Governments talk about how to reopen the beaches

  • A rare sight – a deserted beach on Amelia Island – will remain the norm for at least the next few weeks. City and county officials believe beach closures have helped “flatten the curve” of the spread of the coronavirus. JULIA ROBERTS/NEWS-LEADER
    A rare sight – a deserted beach on Amelia Island – will remain the norm for at least the next few weeks. City and county officials believe beach closures have helped “flatten the curve” of the spread of the coronavirus. JULIA ROBERTS/NEWS-LEADER

Several city and county officials took part in a conference call Monday afternoon to discuss how, and when, to reopen the beaches on Amelia Island.

Local beaches will not be opening in the foreseeable future, but Danny Leeper, chairman of the Nassau County Board of County Commissioners, said the purpose of the conference call was not to reopen the beaches, but to look ahead at what the opening of the beaches “might look like.” He said the opening should be done in stages with cooperation from all local agencies involved.

“This is not about opening the beaches immediately – today, or even next week, or maybe even next month,” Leeper said. “Our priority is to protect the public, but also to give our residents hope that your elected officials are doing all we can to bring some type of gradual return to normal life, whatever that might look like in the future. The goal is to have some concerted effort with our neighboring agencies that we all can agree on and not just one decision maker. Quite frankly, there’s very little regional cooperation going on at the moment.”

Fernandina Beach City Commis-sioner Chip Ross, who is an emergency room doctor, gave four benchmarks he believes should be met before beaches open again. He said local beaches should not open until all beaches in Northeast Florida, including the state parks on Amelia Island, are opened.

“If one opens and the other one doesn’t, I think the capillary reaction would be chaos or overloading that area,” he said.

Ross said the Florida Department of Health issued a public advisory when the beaches closed that said all people over the age of 65 should stay at home. That advisory, he said, should be lifted before local beaches are opened, as well as the ban on the public use of restaurants in Florida.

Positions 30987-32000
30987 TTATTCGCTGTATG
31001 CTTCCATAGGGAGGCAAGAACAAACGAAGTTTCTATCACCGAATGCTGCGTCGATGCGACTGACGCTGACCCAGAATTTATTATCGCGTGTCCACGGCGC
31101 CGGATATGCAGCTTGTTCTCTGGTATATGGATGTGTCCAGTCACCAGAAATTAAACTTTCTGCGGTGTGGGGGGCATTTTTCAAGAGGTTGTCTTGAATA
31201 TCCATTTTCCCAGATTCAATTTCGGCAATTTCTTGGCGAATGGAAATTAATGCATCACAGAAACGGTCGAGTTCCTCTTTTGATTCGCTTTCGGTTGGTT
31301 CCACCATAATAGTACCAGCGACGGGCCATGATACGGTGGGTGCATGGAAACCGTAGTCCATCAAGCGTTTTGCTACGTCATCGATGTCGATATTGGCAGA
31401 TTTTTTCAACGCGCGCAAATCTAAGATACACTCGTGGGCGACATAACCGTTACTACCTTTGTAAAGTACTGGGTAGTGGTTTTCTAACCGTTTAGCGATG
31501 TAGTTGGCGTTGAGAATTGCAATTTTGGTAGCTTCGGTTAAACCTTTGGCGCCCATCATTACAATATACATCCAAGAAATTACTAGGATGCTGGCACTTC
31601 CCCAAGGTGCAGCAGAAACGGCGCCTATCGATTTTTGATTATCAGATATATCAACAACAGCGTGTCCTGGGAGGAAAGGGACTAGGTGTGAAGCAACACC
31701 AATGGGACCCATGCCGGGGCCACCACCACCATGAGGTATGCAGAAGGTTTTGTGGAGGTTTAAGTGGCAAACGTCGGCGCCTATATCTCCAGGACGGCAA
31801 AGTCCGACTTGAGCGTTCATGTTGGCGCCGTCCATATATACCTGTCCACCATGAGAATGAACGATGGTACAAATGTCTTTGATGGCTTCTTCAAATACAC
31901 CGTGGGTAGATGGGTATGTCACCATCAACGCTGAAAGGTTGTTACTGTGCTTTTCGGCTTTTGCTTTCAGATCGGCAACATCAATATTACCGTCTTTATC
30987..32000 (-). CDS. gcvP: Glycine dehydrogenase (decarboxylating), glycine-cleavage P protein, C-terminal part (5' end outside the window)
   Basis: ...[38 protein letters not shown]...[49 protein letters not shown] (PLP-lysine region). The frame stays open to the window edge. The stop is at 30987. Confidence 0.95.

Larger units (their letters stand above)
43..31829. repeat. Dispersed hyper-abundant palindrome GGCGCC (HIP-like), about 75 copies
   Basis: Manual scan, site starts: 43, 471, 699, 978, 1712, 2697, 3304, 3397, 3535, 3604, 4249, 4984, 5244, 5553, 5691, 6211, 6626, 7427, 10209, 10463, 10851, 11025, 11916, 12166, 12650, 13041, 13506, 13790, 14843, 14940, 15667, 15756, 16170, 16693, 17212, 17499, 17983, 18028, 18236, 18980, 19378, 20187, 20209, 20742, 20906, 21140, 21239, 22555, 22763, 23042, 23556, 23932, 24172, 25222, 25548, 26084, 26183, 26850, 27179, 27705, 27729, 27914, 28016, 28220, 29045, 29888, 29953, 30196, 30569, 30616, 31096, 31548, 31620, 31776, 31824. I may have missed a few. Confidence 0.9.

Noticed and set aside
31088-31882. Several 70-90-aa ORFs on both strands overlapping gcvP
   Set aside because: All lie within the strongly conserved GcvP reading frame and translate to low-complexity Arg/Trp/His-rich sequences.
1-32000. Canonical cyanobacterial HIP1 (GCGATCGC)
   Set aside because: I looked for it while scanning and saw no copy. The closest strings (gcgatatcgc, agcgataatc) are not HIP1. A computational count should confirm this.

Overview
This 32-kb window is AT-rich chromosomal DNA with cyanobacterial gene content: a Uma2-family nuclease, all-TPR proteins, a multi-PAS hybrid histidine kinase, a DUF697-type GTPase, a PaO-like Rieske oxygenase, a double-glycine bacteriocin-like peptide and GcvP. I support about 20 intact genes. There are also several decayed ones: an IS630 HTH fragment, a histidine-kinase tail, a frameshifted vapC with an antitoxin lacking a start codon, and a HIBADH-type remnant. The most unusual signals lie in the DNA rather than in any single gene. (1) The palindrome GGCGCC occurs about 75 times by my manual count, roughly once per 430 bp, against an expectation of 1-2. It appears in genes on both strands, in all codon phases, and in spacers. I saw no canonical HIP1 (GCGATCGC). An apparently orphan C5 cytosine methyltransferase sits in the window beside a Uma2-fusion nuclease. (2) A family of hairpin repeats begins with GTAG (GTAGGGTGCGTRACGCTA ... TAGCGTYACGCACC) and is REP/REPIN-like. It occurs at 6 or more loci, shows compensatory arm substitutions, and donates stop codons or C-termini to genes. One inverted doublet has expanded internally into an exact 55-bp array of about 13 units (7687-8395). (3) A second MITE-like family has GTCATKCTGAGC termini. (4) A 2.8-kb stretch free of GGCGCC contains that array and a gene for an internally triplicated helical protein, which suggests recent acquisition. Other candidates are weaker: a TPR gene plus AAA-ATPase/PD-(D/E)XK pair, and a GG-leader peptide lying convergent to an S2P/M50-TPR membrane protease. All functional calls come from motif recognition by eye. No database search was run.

Ross added he wants Dr. Eugenia Ngo-Seidel, director of the Florida Department of Health – Nassau County, to issue a public statement indicating when open access to the beaches is safe and meets the standard of preserving the health, safety, and welfare of the community.

However, Ngo-Seidel said she doesn’t think her department will issue a statement. She said Nassau County should use federal and state guidelines as a minimum level of safety precautions.

All the people involved in the call said that cooperation between local agencies is crucial and that the beaches should be opened incrementally.

“I have been in contact with other coastal counties in our region from Flagler to here, and the discussion has started about what will happen when we open regionally,” Nassau County Emergency Management Director Greg Foster said. “A phased opening is the general consensus, from letting people get to the beach without parking to full opening. There will be a regional plan, and if we wish to follow it, it will be discussed and ready to go.”

County Manager and Attorney Mike Mullin said the county, with help from the Amelia Island Tourist Development Council, is keeping tabs, as much as possible, on people from other regions coming into the county. Mullin also said he is looking at policies set forth in Jacksonville, although he did not say those policies would be implemented in Nassau County.

“We’ve been tracking the lodging industry and who is checking in and checking out,” Mullin said. “We have some evidence of people from New York who checked in before the governor’s order, and we’re trying to see if we need to change the order. The mayor in Jacksonville has issued an order determining which lodging establishments are essential and which guests are essential. It’s hard to discern the basis for that, but we’re looking at that.”

Also discussed are businesses that have large stores where many people could be inside. Foster said that there has been no edict from the state limiting the number of customers a store can have inside, but that some smaller local businesses have been doing so.

All those who participated in the call said they believe the beaches should stay closed for the foreseeable future.

“I think it would be foolish to open the beach any time soon,” Nassau County Sheriff Bill Leeper said. “Florida is a tourist state, Nassau is a tourist destination. People come here from all over the world, so we have to be aware of that. The majority of our citizens are following the emergency executive orders that have been put in place. We do, however, have a few that think they’re special and the order doesn’t apply to them, that we have to shoo off the beach, which creates a strain on our resources.”

“Opening the beaches at this time would be contrary to the advice of epidemiologists,” Ross said. “People need to stay home except for buying food and supplies and medical necessities.”

 “It’s critical that we don’t open the beaches up until we know we are getting the all-clear sign,” AITDC Managing Director Gil Langley said. “A misstep could hurt us more than what has occurred already.”

Also participating in the call were Assistant County Manager Taco Pope, County Maintenance and Facilities Director Doug Podiak, Nassau County Sheriff’s Office Legal Counsel Bobby Lippelman, NCSO Director of Operations Butch Osborne, and Fernandina Beach City Manager Dale Martin.